Transformers have been shown to be able to perform deductive reasoning on a logical rulebase containing rules and statements written in natural language. Recent works show that such models can also produce the reasoning steps (i.e., the proof graph) that emulate the model’s logical reasoning process. Currently, these black-box models generate both the proof graph and intermediate inferences within the same model and thus may be unfaithful. In this work, we frame the deductive logical reasoning task by defining three modular components: rule selection, fact selection, and knowledge composition. The rule and fact selection steps select the candidate rule and facts to be used and then the knowledge composition combines them to generate new inferences. This ensures model faithfulness by assured causal relation from the proof step to the inference reasoning. To test our framework, we propose FaiRR (Faithful and Robust Reasoner) where the above three components are independently modeled by transformers. We observe that FaiRR is robust to novel language perturbations, and is faster at inference than previous works on existing reasoning datasets. Additionally, in contrast to black-box generative models, the errors made by FaiRR are more interpretable due to the modular approach.
As a prominent attribution-based explanation algorithm, Integrated Gradients (IG) is widely adopted due to its desirable explanation axioms and the ease of gradient computation. It measures feature importance by averaging the model’s output gradient interpolated along a straight-line path in the input data space. However, such straight-line interpolated points are not representative of text data due to the inherent discreteness of the word embedding space. This questions the faithfulness of the gradients computed at the interpolated points and consequently, the quality of the generated explanations. Here we propose Discretized Integrated Gradients (DIG), which allows effective attribution along non-linear interpolation paths. We develop two interpolation strategies for the discrete word embedding space that generates interpolation points that lie close to actual words in the embedding space, yielding more faithful gradient computation. We demonstrate the effectiveness of DIG over IG through experimental and human evaluations on multiple sentiment classification datasets. We provide the source code of DIG to encourage reproducible research.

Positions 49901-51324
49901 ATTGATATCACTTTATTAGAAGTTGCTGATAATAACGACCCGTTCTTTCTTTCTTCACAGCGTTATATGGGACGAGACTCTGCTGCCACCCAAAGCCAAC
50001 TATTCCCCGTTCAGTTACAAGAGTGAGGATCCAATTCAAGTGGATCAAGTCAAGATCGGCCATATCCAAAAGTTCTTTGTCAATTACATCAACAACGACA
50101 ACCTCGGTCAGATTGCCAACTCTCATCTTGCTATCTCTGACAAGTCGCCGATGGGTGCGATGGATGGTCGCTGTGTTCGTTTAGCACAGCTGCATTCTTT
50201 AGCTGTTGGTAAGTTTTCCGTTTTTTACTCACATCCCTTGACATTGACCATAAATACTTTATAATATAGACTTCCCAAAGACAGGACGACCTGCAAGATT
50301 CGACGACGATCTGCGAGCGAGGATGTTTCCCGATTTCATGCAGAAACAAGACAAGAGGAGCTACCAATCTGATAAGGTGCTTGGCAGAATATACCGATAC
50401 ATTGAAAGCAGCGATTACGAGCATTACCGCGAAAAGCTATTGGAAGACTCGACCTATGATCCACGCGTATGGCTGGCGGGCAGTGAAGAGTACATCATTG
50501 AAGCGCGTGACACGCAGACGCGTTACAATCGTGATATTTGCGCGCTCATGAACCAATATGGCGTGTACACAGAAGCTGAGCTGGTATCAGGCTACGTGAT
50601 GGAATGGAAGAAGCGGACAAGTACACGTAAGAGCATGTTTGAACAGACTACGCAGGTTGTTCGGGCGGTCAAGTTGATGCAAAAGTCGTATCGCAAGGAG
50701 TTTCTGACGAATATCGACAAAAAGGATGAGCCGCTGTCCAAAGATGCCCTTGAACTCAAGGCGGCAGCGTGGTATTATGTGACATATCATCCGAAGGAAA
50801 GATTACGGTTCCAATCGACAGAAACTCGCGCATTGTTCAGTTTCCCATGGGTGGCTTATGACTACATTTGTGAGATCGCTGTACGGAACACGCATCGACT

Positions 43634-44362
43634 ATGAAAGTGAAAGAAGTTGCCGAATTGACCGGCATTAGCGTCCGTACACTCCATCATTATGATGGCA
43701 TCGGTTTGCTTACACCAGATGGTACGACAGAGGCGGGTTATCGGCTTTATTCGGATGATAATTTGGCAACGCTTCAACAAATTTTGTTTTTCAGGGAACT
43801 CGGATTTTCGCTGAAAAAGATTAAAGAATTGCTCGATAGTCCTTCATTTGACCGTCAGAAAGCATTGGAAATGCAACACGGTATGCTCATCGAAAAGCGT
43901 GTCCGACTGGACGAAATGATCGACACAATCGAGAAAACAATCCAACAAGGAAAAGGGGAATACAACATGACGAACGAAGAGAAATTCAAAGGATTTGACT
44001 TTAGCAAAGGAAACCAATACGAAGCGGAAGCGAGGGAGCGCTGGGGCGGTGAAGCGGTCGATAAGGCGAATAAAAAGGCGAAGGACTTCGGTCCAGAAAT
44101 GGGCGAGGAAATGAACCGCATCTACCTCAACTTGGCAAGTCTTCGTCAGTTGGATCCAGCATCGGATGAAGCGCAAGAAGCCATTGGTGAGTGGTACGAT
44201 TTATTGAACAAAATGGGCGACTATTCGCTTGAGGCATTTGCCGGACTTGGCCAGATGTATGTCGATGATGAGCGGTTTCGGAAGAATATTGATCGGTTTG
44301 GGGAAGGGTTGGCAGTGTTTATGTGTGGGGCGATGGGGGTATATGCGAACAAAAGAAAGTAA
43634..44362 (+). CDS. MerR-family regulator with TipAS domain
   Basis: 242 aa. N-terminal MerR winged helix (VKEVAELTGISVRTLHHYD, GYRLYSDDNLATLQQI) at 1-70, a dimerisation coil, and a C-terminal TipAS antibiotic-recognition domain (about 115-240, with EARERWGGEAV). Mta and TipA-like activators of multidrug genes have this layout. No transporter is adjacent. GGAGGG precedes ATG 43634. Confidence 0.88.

Knowledge Graph Completion (KGC) aims at automatically predicting missing links for large-scale knowledge graphs. A vast number of state-of-the-art KGC techniques have got published at top conferences in several research fields, including data mining, machine learning, and natural language processing. However, we notice that several recent papers report very high performance, which largely outperforms previous state-of-the-art methods. In this paper, we find that this can be attributed to the inappropriate evaluation protocol used by them and propose a simple evaluation protocol to address this problem. The proposed protocol is robust to handle bias in the model, which can substantially affect the final results. We conduct extensive experiments and report performance of several existing methods using our protocol. The reproducible code has been made publicly available.